Kloshe Tillicum (good relations) move at the speed of trust

Why is it important for public health and health care providers to build trust with Indigenous patients and communities? This question came to the forefront due to the health impacts, stress, and inequality exacerbated by the COVID-19 pandemic. Importantly, the uptake of COVID-related public health measures required trust in both public health guidance and health care providers. However, in April 2020, a provincial survey of over 3000 participants assessing COVID misinformation in BC found that only 31% of Indigenous respondents trusted pandemic guidance from public health leaders, compared with 66% of white respondents. Further, Indigenous respondents were nearly twice as likely to report misinformation on treatments for COVID compared with white respondents (59% vs 37%). Ongoing legacies of colonization and the Indian Act, anti-Indigenous racism in the health care system,[1] and the shameful history of Indian hospitals[2] serve as fundamental sources of mistrust for Indigenous people in Canada today.

To get to the heart of this question, we launched Kloshe Tillicum (“good relations” in Chinook jargon): creating trustworthy and culturally meaningful public health guidance to address COVID-19, a Canadian Institutes of Health Research–funded collaboration between Indigenous and settler researchers from Chee Mamuk, an Indigenous-led health program within the BCCDC, and Simon Fraser University’s Faculty of Health Science. Between 2020 and 2022 we conducted nine focus groups with 53 Indigenous individuals in urban and rural locations across BC to hear about their experiences during the COVID pandemic.

Trust emerged as a key theme. Overall mistrust toward the health care system was a common refrain shared by Indigenous participants. Approaches that emphasized building relationships, listening, and collaboration were preferred:

“I feel like I’ve seen some really forceful approaches and people being quite aggressive about it, making these kinds of things mandatory, and I’ve been with other health care professionals who were actually quite compassionate and understanding and had a very gentle approach that felt safe for me. So I think it’s like—when I think of trusting something, it’s like how safe do I feel with this person or with this information? That really makes a huge difference for me.”

Participants shared that community leaders stepped up during the pandemic as a trusted source of information amid rapidly evolving public health guidance and rampant misinformation spread by social media platforms like Facebook. Remote communities reported having limited access to doctors and health resources, making their trusted point person critical. Serving in this role was a double-edged sword: the community trusted their guidance and adopted their recommendations, yet that person faced extreme levels of pressure daily to get the guidance right for their Elders, children, and neighbors.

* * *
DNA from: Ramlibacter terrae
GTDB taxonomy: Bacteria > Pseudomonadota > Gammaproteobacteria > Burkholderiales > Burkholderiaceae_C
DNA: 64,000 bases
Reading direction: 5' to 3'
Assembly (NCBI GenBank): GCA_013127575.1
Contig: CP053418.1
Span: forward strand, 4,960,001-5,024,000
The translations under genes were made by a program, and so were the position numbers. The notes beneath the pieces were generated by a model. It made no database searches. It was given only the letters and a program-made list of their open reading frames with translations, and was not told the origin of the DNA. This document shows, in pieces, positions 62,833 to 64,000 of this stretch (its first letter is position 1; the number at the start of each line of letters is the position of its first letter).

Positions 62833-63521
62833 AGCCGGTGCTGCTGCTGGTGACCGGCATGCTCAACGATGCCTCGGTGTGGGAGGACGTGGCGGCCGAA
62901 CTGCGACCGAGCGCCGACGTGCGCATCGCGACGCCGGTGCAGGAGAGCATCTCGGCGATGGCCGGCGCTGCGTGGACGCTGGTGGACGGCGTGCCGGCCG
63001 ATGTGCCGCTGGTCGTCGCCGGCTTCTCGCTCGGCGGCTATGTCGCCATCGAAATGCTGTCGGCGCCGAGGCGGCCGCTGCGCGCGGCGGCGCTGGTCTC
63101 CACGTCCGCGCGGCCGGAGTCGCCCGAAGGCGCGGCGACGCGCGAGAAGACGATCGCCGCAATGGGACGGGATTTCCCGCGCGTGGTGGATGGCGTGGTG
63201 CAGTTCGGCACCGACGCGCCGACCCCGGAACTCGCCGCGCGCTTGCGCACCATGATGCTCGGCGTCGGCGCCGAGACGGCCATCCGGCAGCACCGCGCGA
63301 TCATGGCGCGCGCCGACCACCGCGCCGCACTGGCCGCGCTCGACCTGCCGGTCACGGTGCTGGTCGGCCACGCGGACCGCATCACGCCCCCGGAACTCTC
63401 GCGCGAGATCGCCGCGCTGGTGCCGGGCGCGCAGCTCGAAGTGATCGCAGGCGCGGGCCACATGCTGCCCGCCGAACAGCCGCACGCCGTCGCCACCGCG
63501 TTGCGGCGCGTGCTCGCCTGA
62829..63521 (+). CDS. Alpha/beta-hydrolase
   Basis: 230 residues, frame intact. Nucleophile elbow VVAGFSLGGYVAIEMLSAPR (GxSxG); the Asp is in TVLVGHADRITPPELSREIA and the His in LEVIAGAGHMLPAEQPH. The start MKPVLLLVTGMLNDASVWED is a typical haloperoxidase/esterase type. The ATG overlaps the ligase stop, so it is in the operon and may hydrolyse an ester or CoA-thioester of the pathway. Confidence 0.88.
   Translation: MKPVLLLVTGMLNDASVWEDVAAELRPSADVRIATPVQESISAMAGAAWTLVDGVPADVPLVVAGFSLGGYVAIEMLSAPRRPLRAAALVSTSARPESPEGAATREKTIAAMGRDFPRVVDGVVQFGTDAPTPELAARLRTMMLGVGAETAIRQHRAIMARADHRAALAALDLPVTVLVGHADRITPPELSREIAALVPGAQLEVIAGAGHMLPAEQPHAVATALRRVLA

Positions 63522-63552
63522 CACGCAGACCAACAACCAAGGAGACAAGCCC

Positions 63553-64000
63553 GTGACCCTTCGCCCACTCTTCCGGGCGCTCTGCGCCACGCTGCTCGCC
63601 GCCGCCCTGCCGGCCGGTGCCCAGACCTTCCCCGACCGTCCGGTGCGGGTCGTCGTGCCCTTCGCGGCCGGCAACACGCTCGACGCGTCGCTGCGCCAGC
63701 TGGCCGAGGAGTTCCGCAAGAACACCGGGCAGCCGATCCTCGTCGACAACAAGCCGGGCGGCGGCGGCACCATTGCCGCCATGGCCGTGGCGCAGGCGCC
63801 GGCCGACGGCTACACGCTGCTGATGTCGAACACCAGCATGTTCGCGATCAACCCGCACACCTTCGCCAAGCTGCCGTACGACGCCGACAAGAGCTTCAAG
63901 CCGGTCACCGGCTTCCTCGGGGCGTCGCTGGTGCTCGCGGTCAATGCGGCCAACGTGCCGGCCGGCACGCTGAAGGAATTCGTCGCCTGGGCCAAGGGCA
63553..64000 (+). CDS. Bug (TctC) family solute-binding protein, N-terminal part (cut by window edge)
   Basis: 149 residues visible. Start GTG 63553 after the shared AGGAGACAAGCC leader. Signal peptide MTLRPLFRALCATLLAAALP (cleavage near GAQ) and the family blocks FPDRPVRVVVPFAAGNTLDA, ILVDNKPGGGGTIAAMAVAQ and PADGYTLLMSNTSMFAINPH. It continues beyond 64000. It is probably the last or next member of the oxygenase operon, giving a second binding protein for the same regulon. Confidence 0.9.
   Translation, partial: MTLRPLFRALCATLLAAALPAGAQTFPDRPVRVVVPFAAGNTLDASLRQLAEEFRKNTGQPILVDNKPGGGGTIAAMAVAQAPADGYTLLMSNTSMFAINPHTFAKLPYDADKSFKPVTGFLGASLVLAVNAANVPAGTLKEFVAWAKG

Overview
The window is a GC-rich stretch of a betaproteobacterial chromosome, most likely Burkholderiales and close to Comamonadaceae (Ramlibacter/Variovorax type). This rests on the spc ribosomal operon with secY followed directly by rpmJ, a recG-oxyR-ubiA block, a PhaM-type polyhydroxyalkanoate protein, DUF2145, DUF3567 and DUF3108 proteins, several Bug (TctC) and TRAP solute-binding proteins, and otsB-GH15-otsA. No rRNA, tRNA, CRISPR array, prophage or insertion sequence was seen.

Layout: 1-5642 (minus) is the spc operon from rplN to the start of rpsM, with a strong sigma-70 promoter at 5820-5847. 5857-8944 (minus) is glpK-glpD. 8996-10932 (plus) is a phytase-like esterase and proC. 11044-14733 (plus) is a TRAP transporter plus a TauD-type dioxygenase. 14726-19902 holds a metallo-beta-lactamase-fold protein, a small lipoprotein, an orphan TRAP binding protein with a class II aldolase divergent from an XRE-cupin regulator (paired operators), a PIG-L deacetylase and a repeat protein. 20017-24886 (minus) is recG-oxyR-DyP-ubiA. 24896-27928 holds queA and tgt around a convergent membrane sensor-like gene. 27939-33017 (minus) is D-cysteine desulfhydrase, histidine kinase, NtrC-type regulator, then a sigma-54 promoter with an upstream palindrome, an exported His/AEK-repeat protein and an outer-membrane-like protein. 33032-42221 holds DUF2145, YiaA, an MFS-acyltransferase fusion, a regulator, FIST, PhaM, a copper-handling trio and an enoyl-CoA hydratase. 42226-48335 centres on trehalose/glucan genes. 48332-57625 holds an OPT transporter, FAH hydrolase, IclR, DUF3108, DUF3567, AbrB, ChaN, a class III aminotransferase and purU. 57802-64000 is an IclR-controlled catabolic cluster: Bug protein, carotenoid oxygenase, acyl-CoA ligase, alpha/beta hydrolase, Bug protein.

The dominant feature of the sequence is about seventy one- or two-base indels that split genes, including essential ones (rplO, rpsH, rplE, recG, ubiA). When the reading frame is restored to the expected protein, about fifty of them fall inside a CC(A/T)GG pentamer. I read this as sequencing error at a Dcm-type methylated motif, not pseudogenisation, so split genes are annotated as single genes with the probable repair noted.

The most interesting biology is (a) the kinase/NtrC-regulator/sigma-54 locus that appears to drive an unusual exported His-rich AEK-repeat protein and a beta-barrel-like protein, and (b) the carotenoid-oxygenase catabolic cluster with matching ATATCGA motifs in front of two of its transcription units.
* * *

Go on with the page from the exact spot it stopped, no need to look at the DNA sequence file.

Kloshe Tillicum begin by recognizing why building trust is essential in health. Collectively we have a poor track record in Canada when it comes to Indigenous people, and as health care providers, we have a history of past and current harm to surmount. However, we have an opportunity ahead of us to build trust through new ways of working together. A recent meta-analysis observed that trust toward health care providers has a direct correlation with health outcomes.[3] Trust is built by taking time to build relationships, understand fear and concerns, and acknowledge the social realities that may influence adherence to public health guidelines and treatment recommendations (for example, affordability of medication, transportation to appointments, and access to life necessities like food and housing).[4] We can better support the critical role of trusted leaders in Indigenous communities by providing accessible and culturally relevant information to share among their networks. Lastly, we can all commit to walking our own journeys of reconciliation, as modeled through the anti-Indigenous racism work and the dismantling of white supremacy being led within the Office of the Provincial Health Officer.[5]
—Kloshe Tillicum Research Team: Chee Mamuk BCCDC, Simon Fraser University


This article is the opinion of the BC Centre for Disease Control and has not been peer reviewed by the BCMJ Editorial Board.

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1.    Turpel-Lafond ME. In plain sight: Addressing Indigenous-specific racism and discrimination in BC health care. Summary report. November 2020. https://engage.gov.bc.ca/app/uploads/sites/613/2020/11/In-Plain-Sight-Summary-Report.pdf.

2.    Indian Residential School History and Dialogue Centre. Indian hospitals in Canada. University of British Columbia. Accessed 6 September 2023. https://irshdc.ubc.ca/learn/indian-hospitals-in-canada.

3.    Birkhäuer J, Gaab J, Kossowsky J, et al. Trust in the health care professional and health outcome: A meta-analysis. PLoS One 2017;12:e0170988.

4.    Wadhawan V. From “doctor’s orders” to trusted guidance: The importance of building trust in healthcare. Environics Research. Accessed 6 September 2023. https://environics.ca/article/from-doctors-orders-to-trusted-guidance-the-importance-of-building-trust-in-healthcare.

5.    Canadian Medical Association. Challenging anti-Indigenous racism in health care. 14 August 2023. Accessed 6 September 2023. www.cma.ca/news/challenging-anti-indigenous-racism-health-care.

Kloshe Tillicum Research Team: Chee Mamuk BCCDC, Simon Fraser University. Kloshe Tillicum (good relations) move at the speed of trust. BCMJ, Vol. 65, No. 8, October, 2023, Page(s) 315 - BC Centre for Disease Control.

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